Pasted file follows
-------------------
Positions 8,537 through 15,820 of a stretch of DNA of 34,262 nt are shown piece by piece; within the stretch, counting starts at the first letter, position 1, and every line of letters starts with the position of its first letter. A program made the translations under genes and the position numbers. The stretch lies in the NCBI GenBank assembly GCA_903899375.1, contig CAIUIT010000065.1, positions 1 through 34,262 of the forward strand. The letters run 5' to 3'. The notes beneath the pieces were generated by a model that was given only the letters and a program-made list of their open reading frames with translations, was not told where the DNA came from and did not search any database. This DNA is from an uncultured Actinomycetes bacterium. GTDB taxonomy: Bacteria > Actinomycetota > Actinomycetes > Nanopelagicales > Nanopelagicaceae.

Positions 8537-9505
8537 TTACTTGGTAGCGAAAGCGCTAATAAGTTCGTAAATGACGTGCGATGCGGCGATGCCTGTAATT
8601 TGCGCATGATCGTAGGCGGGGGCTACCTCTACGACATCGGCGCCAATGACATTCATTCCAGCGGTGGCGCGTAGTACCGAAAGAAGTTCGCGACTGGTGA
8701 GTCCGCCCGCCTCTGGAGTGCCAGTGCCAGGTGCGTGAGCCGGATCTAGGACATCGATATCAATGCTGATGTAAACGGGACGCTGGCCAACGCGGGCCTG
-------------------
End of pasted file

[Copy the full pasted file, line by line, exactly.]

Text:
Positions 8,537 through 15,820 of a stretch of DNA of 34,262 nt are shown piece by piece; within the stretch, counting starts at the first letter, position 1, and every line of letters starts with the position of its first letter. A program made the translations under genes and the position numbers. The stretch lies in the NCBI GenBank assembly GCA_903899375.1, contig CAIUIT010000065.1, positions 1 through 34,262 of the forward strand. The letters run 5' to 3'. The notes beneath the pieces were generated by a model that was given only the letters and a program-made list of their open reading frames with translations, was not told where the DNA came from and did not search any database. This DNA is from an uncultured Actinomycetes bacterium. GTDB taxonomy: Bacteria > Actinomycetota > Actinomycetes > Nanopelagicales > Nanopelagicaceae.

Positions 8537-9505
8537 TTACTTGGTAGCGAAAGCGCTAATAAGTTCGTAAATGACGTGCGATGCGGCGATGCCTGTAATT
8601 TGCGCATGATCGTAGGCGGGGGCTACCTCTACGACATCGGCGCCAATGACATTCATTCCAGCGGTGGCGCGTAGTACCGAAAGAAGTTCGCGACTGGTGA
8701 GTCCGCCCGCCTCTGGAGTGCCAGTGCCAGGTGCGTGAGCCGGATCTAGGACATCGATATCAATGCTGATGTAAACGGGACGCTGGCCAACGCGGGCCTG